Being flexible is perhaps one of the virtues he picked as a Diaspora artist, shortly before he returned to Nigeria in over ten years ago. Recalling his experience, Akinola says his first encounter was realising the different space of art environment he found himself. For instance, he discloses how the 'public art' phrase confronted him, perhaps for the first time. "People generally appreciate the art and the artist even when they don't have the money to pay for it. I saw how the museum was very useful in the development of art. People would line up and pay to enter the museum even when it was snowing." 



The high level of public art appreciation also translates into the attention that individual artists are given, thus making art as a profession and a career worth living on, Akinola explains. However, the prize to pay for what he describes as "art of survival" was not encouraging in creative context. "For survival, most times I had to do what the people wanted. I was tutored on what to do to get my works sold." Submission of his creative independence was, in his thought, not sustainable, so he had to come back to Nigeria. "Relatively my art was received and i didn't have much problem selling them. The only thing that discouraged me was doing the art of survival. I wasn't doing what I wanted to do. I figured out that if I was relevant at home doing what I wanted, it would be better for me." Comparatively, Nigerian artists, he argues, "are strong when you look at the African American artists."

 Last year, Akinola's art returned to the west, this time in the U.K, courtesy of his membership of Guild of Professional Fine Artists of Nigeria (GFA). It was a tour exhibition titled Transcending Boundaries, being promoted by a U.K-based outlet, Abru Art.
 Being among new members of GFA, the attraction to him is the quality of artists in the guild. "I saw people who were professionally minded. I saw people who want to make things happen. I've known these people over the years and have seen the passion and sacrifice they have put into art. Seriously, art is sacrifice."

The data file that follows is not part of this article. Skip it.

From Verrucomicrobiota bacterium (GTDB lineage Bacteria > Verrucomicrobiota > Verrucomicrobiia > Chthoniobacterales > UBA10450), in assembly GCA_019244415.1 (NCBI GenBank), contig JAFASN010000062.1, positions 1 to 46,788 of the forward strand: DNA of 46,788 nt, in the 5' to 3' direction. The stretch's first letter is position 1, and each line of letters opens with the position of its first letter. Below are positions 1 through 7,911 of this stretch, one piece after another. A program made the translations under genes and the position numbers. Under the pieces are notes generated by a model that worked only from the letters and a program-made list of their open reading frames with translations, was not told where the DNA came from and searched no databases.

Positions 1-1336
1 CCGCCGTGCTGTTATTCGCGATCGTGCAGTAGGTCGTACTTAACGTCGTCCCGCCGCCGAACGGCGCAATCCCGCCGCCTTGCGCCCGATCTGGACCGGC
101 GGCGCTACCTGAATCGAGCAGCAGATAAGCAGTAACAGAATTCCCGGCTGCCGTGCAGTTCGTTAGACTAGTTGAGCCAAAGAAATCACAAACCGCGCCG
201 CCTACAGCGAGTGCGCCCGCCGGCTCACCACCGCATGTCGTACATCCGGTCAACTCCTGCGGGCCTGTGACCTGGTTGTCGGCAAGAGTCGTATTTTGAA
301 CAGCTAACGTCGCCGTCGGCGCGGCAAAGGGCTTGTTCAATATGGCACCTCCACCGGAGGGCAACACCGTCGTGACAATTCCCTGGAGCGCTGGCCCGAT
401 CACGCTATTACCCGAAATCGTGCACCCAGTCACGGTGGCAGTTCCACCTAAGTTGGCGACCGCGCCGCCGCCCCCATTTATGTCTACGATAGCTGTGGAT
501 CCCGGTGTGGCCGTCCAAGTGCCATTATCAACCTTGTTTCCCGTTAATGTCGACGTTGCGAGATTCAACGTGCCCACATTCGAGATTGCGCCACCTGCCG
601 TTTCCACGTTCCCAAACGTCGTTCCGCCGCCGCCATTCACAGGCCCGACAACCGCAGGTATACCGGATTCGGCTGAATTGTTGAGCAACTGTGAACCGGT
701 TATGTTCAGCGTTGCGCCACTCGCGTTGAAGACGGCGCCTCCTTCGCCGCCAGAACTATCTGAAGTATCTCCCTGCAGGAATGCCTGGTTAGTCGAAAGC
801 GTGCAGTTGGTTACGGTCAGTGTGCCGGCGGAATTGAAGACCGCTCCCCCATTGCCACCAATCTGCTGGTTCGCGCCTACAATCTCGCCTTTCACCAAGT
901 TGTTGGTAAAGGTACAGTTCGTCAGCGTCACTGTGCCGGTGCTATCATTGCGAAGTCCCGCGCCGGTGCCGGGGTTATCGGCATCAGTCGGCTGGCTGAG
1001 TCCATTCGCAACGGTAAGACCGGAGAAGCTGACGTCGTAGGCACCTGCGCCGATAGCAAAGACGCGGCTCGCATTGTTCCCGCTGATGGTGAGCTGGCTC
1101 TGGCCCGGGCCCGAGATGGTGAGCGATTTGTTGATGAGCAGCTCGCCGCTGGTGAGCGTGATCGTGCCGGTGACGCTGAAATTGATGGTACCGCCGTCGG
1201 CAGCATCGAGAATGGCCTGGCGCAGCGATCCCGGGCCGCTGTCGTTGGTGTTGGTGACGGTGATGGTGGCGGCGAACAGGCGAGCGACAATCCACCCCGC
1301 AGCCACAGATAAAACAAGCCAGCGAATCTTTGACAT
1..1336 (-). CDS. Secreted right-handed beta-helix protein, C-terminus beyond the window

Clearly, the Nigerian art market is growing. But are artists adjusting or growing with the expansion? For example, Nigerian artists appear not ready for galleries to represent them as it is done in climes where art market has is properly developed. "The local art market is growing, but in its teething stage. Generally, the artists are taking advantage of this change." Gallery representation of artists in Nigeria appears like a good prospect that is slowed by galleries' inability to adequate finance.  "Whether fully or partial representation, it will need a lot of money and certain laws will have to be passed." He also note that the galleries are too few "to handle representation the way it should be properly done." 

Akinola Studied Fine Art And Graduated in 1989 at the University Of Benin with B.A in Painting Major.
 
Some Of His exhibitions are Transcending Boundaries, Abru Art  London, U.K, 2015; Metal Faces And Cocks, Signature Beyond. Lagos , Nigeria, 2014; Lasting Impressions (Solo) at Signature Beyond. Lagos Nigeria. 2010; Stepping Into Universality, Universal Studios Of Art Lagos, Nigeria, 2009; First Nigeria Giclee Exhibition, Hue Concept/Terra Kulture, Lagos Nigeria, 2008; National Black Art Fair, New York City, U.S. 2006; and Akinola Ebenezer And Buck Brown, Nicole Gallery, Chicago, U.S. 2004.